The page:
When the COVID-19 pandemic made social distancing a necessity, Mather’s healthcare providers turned to telemedicine to keep in touch with their patients.

“It’s been a great thing and has given us the ability to maintain continuity of care with patients,” said Chief Medical Officer Joan Faro, MD. “Doctors who were skeptical about telemedicine are not any longer and patients are really liking it. We don’t want to lose track of our patients. We’re using Facetime, Zoom, and an application called doxy.me.”

While the hospital has two telemedicine carts being used on 3 North, she said, it is in the physician practices where the digital technology has really transformed health care during the pandemic. “Doctors don’t want patients coming to the office for obvious reasons.  They want them to avoid unnecessary exposure to other patients. The patients don’t want to come either,” she said. “This is a great way to give them care in appropriate circumstances.”

Zach Chaudry, operations manager for Harbor View Medical Services, described doxy.me: “It is a secure HIPAA compliant platform that is easy to use for both patients and providers,” he said. “It can also be used from various devices and requires no downloads or complicated sign-up processes for our patients. Although the HIPAA standards have been relaxed due to the pandemic, we liked the fact that the platform is HIPAA compliant and was fairly easy to implement quickly across our practices.”

Cardiologist David Shenouda, DO, of Three Village Cardiology said he’s had a good experience with patients using the platform. “It’s much more efficient for them because they don’t have to drive to the office, fill out a bunch of paperwork and wait,” he said. “Now they just get online and they wait for us in the virtual waiting room for no more than 3-4 minutes.”

Telemedicine does have its limitations, he noted, “We need to see new patients face to face so we can conduct a proper medical exam. We’ll also see patients concerning chest pain or arrhythmia to do an EKG. If they do need to come to our office, their exposure is very limited. We bring them in right away. No one sits in the waiting room. If they must wait, they go out to their cars and we call them on their cell phones.”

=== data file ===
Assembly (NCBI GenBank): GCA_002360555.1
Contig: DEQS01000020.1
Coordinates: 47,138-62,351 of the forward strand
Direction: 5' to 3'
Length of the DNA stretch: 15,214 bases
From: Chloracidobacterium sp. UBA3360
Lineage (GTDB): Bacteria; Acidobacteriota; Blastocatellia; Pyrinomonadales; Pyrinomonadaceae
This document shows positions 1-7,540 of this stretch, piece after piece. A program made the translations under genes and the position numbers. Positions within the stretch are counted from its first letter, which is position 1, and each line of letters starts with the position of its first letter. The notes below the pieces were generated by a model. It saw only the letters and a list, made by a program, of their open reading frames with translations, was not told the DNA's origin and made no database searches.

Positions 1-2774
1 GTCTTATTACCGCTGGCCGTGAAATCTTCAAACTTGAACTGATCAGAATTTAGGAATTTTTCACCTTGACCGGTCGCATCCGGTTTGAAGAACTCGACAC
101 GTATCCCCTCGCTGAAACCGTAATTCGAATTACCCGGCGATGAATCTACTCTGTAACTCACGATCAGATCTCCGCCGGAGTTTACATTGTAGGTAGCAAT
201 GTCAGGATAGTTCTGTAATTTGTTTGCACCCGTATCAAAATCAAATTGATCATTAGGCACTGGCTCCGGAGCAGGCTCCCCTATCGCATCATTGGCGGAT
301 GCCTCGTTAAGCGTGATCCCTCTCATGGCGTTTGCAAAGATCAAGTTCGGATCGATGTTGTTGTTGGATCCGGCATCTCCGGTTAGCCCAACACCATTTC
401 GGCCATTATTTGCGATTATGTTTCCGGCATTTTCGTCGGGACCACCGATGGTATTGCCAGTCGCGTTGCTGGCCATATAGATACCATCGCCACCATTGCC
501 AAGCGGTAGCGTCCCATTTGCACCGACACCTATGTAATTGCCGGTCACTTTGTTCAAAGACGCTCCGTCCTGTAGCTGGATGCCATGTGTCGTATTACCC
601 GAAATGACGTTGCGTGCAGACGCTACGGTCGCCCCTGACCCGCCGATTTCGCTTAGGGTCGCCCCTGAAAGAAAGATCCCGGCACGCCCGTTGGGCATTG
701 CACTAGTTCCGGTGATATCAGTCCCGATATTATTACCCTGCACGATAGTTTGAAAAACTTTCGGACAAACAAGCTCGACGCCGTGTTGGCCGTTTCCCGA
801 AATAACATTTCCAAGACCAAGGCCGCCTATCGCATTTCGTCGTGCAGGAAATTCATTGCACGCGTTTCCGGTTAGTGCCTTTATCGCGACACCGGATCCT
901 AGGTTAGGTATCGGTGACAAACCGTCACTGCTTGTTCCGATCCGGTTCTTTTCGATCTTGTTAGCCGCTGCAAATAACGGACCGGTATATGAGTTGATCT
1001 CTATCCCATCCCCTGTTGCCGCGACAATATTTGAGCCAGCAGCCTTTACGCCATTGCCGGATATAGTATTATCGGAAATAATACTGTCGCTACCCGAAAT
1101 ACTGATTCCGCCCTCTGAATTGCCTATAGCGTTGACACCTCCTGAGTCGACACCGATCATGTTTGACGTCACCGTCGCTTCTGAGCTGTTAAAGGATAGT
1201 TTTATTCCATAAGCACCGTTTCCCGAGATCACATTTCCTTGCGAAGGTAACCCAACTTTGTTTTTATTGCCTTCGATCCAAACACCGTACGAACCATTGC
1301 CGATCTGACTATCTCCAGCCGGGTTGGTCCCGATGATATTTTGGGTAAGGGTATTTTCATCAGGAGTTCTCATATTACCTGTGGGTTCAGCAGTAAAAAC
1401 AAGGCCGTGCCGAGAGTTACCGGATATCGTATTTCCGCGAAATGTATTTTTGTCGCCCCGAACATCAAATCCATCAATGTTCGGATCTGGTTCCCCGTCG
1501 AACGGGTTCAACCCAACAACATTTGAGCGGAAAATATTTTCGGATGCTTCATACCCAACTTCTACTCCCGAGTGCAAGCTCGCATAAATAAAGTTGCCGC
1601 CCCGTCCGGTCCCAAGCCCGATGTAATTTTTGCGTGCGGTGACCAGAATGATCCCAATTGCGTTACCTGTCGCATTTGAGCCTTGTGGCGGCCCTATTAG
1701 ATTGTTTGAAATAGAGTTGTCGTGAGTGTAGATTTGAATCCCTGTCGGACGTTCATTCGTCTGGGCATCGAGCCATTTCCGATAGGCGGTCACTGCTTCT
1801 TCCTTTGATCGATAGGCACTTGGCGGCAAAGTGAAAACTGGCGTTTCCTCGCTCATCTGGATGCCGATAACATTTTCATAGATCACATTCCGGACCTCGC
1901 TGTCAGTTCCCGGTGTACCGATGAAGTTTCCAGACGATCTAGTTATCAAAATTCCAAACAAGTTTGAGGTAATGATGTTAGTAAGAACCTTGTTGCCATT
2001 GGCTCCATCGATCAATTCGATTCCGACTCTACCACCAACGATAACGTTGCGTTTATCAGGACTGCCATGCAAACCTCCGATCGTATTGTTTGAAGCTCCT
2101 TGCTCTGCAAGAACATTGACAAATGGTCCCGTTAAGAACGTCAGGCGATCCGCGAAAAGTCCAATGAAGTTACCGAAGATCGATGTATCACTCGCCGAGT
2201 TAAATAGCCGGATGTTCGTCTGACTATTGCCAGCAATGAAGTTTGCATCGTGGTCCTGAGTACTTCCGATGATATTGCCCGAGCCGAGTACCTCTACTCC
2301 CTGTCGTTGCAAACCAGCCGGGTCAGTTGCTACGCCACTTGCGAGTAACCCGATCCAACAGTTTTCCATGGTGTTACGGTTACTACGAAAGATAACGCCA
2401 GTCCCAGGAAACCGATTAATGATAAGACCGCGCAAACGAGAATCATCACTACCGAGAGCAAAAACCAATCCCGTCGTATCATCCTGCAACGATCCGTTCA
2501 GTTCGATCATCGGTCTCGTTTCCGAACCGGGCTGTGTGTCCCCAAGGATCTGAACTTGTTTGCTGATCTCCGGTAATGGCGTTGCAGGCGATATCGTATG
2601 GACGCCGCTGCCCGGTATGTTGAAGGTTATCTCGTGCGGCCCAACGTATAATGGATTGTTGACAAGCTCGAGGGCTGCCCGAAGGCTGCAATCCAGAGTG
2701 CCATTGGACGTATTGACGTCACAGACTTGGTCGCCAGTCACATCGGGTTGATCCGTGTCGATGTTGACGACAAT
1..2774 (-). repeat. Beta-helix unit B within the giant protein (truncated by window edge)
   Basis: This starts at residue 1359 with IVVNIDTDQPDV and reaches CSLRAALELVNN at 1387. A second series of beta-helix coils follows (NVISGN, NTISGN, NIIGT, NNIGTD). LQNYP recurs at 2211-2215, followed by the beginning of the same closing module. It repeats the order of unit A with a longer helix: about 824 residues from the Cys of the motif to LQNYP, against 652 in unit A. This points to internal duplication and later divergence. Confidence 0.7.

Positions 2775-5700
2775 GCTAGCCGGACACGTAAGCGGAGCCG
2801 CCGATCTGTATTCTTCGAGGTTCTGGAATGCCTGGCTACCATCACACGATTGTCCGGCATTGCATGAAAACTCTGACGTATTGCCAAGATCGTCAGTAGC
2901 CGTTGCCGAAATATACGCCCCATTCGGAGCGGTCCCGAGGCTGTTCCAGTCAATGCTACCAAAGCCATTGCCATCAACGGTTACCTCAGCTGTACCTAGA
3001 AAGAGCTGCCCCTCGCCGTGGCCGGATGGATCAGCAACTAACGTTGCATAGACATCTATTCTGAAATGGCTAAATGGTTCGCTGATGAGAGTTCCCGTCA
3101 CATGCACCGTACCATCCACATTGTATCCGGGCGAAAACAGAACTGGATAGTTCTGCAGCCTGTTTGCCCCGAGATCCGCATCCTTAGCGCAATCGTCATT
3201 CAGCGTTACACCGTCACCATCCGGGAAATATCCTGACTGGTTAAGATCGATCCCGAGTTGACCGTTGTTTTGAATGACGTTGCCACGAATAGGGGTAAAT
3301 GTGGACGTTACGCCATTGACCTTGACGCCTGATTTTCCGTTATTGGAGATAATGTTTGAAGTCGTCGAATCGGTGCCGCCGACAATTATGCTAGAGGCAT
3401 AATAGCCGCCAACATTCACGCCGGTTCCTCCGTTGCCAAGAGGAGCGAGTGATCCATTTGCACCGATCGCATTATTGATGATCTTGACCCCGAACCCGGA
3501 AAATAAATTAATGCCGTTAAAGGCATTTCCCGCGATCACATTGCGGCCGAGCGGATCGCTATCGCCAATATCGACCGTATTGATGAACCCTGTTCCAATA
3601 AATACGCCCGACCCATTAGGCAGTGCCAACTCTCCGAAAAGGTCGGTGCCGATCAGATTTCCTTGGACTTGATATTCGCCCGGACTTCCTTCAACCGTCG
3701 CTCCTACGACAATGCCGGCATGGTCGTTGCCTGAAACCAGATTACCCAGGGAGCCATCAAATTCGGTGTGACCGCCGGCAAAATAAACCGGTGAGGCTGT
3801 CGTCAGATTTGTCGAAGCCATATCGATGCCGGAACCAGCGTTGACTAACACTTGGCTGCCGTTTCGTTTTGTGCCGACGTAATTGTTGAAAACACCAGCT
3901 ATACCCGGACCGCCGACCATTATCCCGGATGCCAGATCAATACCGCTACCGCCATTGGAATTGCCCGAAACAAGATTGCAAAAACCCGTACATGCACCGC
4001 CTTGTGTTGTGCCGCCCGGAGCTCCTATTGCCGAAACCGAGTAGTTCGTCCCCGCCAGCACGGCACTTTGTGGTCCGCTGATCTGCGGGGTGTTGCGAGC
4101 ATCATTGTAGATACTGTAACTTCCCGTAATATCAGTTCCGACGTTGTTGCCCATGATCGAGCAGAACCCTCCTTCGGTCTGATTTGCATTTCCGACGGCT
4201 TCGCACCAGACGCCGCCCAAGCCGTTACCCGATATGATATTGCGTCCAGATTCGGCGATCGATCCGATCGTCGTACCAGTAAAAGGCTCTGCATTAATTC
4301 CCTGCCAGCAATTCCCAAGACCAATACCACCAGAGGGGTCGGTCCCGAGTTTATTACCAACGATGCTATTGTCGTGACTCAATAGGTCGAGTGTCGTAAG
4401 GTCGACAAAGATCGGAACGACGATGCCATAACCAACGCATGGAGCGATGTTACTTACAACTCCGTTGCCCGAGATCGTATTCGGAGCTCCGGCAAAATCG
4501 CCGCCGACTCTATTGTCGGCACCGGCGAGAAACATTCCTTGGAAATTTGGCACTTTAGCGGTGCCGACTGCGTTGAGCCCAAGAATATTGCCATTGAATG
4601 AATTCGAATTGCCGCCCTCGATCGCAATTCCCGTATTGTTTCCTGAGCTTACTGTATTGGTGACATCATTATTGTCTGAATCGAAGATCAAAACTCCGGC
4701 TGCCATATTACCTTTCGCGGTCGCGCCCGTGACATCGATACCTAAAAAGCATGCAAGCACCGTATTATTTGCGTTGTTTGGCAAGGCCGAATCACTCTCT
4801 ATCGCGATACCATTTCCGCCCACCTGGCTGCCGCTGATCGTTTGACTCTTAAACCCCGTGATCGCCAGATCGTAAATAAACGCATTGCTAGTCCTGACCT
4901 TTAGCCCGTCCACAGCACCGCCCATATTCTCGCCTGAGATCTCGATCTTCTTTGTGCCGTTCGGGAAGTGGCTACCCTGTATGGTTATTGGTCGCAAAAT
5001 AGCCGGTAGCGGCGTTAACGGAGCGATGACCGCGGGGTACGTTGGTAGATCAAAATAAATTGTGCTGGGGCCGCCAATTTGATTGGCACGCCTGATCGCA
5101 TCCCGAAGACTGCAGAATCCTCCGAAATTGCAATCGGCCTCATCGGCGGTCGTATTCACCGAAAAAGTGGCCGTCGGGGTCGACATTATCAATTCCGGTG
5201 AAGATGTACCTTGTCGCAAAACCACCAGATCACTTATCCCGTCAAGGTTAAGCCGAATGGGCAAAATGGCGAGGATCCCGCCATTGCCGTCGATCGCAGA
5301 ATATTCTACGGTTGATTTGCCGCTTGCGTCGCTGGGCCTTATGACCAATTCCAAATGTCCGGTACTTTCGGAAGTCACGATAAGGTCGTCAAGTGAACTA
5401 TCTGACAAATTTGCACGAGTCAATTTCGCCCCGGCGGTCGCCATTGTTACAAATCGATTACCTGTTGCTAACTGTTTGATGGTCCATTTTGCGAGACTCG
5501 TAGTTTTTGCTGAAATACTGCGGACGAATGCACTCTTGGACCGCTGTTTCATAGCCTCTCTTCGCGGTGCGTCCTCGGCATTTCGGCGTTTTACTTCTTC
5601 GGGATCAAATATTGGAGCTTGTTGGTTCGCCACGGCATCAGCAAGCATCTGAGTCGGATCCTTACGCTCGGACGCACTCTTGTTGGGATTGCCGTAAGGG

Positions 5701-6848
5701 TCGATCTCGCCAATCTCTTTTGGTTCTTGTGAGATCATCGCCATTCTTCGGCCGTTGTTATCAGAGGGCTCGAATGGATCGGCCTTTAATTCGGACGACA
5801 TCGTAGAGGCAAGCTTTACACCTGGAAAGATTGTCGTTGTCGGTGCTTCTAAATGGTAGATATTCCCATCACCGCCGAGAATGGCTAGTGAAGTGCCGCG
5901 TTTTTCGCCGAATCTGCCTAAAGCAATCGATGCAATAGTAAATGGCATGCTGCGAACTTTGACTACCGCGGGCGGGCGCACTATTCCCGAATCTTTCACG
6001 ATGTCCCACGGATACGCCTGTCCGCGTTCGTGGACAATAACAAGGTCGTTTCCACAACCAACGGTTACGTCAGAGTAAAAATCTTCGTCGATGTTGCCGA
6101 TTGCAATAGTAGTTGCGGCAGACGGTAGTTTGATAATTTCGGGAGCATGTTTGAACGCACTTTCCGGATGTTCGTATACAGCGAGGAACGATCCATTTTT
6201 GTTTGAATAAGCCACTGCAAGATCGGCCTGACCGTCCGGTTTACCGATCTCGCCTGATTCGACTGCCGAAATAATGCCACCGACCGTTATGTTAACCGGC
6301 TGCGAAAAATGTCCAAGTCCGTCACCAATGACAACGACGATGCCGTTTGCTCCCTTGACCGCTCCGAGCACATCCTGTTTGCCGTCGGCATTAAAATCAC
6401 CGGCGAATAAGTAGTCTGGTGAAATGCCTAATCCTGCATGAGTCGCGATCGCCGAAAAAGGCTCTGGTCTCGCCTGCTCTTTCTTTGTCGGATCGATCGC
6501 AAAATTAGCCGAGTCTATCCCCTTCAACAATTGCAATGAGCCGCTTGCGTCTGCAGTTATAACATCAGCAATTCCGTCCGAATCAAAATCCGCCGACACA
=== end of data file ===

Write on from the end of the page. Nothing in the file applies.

Christine Fruth, DO, of Mather Primary Care, also uses doxy.me to connect with patients. “It has been working very well. It’s been relatively easy for the patients.” For those without access to a smartphone or laptop, Dr. Fruth calls to follow up on their care. Certain diagnoses such as chest pain, abdominal pain or high blood pressure still require an in-office visit, she said.

“One of the best things to come out of this is patients like to talk to their doctor about COVID,” she said. “There’s a lot of misinformation out there in the press. About 90 percent of the visits I’ve done wind up in conversations about COVID.”

Fruth believes telemedicine will continue to have value once the COVID-19 crisis abates. “It will have a role for housebound patients or for medication follow-ups, but I don’t see it replacing the face-to-face visits. Relationships aren’t built over an iPad.”

Donna Donoghue, MD, Mather’s director of psychiatry, said psychiatrists and therapists have kept in touch with patients using the Zoom app. “Psychiatry is one of the specialties easiest to do using telemedicine because you don’t need to perform a physical exam,” she said. Behavioral Health staff use the app for individual and group therapy sessions. “All the patients are at home and they call in and they see each other in the group,” she said (seen in photo videoconferencing colleagues).

Zoom therapy sessions tend to be longer than phone, she said, largely because of the social isolation resulting from the crisis. “People are just craving social interaction. People are stressed. It helps to know they’re not the only ones suffering through this.”

Cardiologist Michael Matilsky, MD, of Three Village Cardiology said he currently sees about 95% of his patients through telemedicine. “Patients feel better that they’re in contact with someone who knows them, cares about them, and can manage medications for them even if it’s not under ideal circumstances.  Are they having the same experience as having someone in front of you? Of course not. There is a human aspect to providing care that transcends a video chat. People are more likely to be honest with you in your office with a closed door than they would be at home with other people walking around.”